After the war he also acquired Hog Lane Farm close to Chesham, Buckinghamshire, where he bred pigs (Courtauld Institute students of the 1950s sometimes alleged to have seen him outside 20 Portman Square in a sports car with a pet pig beside him) and grew orchids and fruit which he enjoyed giving to his friends. For convenience he often rode a moped when in London.
He was a large man with quite a booming voice, and according to James Byam Shaw possessed something of a dual character, being business-like and intellectual with his male friends, but with women of all ages had all the charm and manners of an aristocrat from the former Austro-Hungarian Empire.
He was painted at least twice as a boy by Adolfo Müller-Ury, who was a close friend of his mother and father and who had acted as an usher at their wedding in New York in February 1898, and who, along with the other ushers, had been given a gold cigarette box by 'Carlo' Seilern by way of thanks. The first portrait was in a group portrait with his two brothers which was certainly painted in London in the summer of 1906 and was exhibited at Knoedler in New York in December that year. The New York Herald, December 5, 1906, called the group 'graceful' and on December 8, 1906 commented that '...The boys are about 4, 6, and 7 years in age, and they have been painted out of doors.' The second was in late 1906, a full-length dressed in ermine with a rabbit on a string (first exhibited in January 1907 at Knoedler and in February 1908 at the Corcoran Gallery of Art in Washington DC). Both are unlocated. A head and shoulders of Antoine peeping out from behind a red curtain and dated 1909 was in his possession at Princes Gate at his death in 1978 and is now in a private collection in Austria; what appears to be a reduced version of the full-length portrait survives in a private collection in Lucerne, Switzerland; the group portrait is only known through photographs.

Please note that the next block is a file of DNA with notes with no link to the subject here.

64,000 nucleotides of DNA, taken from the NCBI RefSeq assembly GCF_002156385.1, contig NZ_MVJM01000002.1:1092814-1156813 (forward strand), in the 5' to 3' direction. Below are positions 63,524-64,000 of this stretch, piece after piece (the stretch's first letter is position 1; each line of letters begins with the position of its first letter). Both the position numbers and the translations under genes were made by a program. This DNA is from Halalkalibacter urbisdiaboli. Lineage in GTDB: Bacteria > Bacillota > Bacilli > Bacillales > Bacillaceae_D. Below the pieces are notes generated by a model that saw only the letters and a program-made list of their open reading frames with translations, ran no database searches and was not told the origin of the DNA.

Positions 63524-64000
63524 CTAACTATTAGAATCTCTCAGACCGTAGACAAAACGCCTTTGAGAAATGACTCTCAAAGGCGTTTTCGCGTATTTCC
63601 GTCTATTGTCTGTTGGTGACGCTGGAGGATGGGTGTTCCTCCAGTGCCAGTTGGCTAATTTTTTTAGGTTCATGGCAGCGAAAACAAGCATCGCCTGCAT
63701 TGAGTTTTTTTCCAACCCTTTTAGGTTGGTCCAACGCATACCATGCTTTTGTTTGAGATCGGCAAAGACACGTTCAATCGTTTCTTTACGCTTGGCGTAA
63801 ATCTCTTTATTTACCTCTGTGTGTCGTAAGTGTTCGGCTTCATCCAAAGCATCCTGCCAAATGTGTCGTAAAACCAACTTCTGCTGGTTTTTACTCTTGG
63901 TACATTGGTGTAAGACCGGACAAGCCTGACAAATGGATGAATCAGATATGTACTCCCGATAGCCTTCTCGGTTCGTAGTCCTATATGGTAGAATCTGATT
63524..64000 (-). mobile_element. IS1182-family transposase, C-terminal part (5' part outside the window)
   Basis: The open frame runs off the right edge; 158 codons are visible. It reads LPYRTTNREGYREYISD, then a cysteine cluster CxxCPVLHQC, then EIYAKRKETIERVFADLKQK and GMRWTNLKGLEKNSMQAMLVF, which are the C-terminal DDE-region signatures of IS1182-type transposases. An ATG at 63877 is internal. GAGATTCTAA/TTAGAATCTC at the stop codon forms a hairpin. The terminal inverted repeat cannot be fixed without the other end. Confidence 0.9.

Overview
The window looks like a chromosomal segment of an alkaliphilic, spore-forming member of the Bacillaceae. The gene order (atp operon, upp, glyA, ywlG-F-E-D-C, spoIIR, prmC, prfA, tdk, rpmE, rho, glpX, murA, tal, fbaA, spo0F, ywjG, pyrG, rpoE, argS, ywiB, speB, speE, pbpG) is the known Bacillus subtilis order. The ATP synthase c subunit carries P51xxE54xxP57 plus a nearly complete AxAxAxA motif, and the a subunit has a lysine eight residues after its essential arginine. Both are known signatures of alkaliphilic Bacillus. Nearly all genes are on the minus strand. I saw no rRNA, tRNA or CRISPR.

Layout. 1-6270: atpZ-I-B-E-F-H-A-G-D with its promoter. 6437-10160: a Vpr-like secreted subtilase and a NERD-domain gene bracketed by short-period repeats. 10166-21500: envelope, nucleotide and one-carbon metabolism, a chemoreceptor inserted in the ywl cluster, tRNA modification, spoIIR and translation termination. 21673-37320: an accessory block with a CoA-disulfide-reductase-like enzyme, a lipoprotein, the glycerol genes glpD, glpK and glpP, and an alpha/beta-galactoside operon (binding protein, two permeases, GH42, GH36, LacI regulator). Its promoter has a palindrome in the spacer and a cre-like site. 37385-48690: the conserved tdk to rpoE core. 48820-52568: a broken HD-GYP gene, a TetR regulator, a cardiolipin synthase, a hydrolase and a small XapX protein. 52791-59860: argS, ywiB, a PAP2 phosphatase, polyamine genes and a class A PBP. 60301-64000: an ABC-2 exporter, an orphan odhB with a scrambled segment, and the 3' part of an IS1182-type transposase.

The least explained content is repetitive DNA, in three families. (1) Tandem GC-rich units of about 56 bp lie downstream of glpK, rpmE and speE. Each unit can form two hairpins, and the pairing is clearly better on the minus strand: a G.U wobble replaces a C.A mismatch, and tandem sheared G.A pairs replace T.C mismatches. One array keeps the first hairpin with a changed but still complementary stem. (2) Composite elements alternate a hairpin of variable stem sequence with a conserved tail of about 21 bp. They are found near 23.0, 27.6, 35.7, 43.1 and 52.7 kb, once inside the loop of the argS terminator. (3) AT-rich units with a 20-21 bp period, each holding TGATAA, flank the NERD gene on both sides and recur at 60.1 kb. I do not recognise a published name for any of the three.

Muller-Ury also painted portraits [all lost] of his mother in 1898, two of his aunt Carola aged 13 in 1898 and posthumously as an adult (like her sister she died young, but in a car crash), and his much beloved grandmother, Mrs Charles Woerishoffer, seated in a lakeland, around 1912.
Between 1955 and 1971 Antoine Seilern published an illustrated catalogue of his collection in seven parts; he was assisted by Fritz Grossmann. He dedicated the catalogue to his grandmother, Mrs Charles Woerishoffer. The catalogue consists of:Flemish Paintings & Drawings at 56 Princes Gate, London SW7, 2 volumes. London: Shenval Press, 1955
Italian Paintings & Drawings at 56 Princes Gate, London SW7, 2 volumes. London: Shenval Press, 1959
Paintings and Drawings of Continental Schools Other than Flemish and Italian at 56 Princes Gate, London SW7, 2 volumes. London: Shenval Press, 1961
Flemish Paintings & Drawings at 56 Princes Gate, London SW7: Addenda. London: Shenval Press, 1969
Italian Paintings & Drawings at 56 Princes Gate, London SW7: Addenda, 2 volumes. London: Shenval Press, 1969
Recent Acquisitions at 56 Princes Gate, London SW7, 2 volumes. London: Shenval Press, 1971
Corrigenda & addenda to the catalogue of Paintings & Drawings at 56 Princes Gate, London SW7. London: Shenval Press, 1971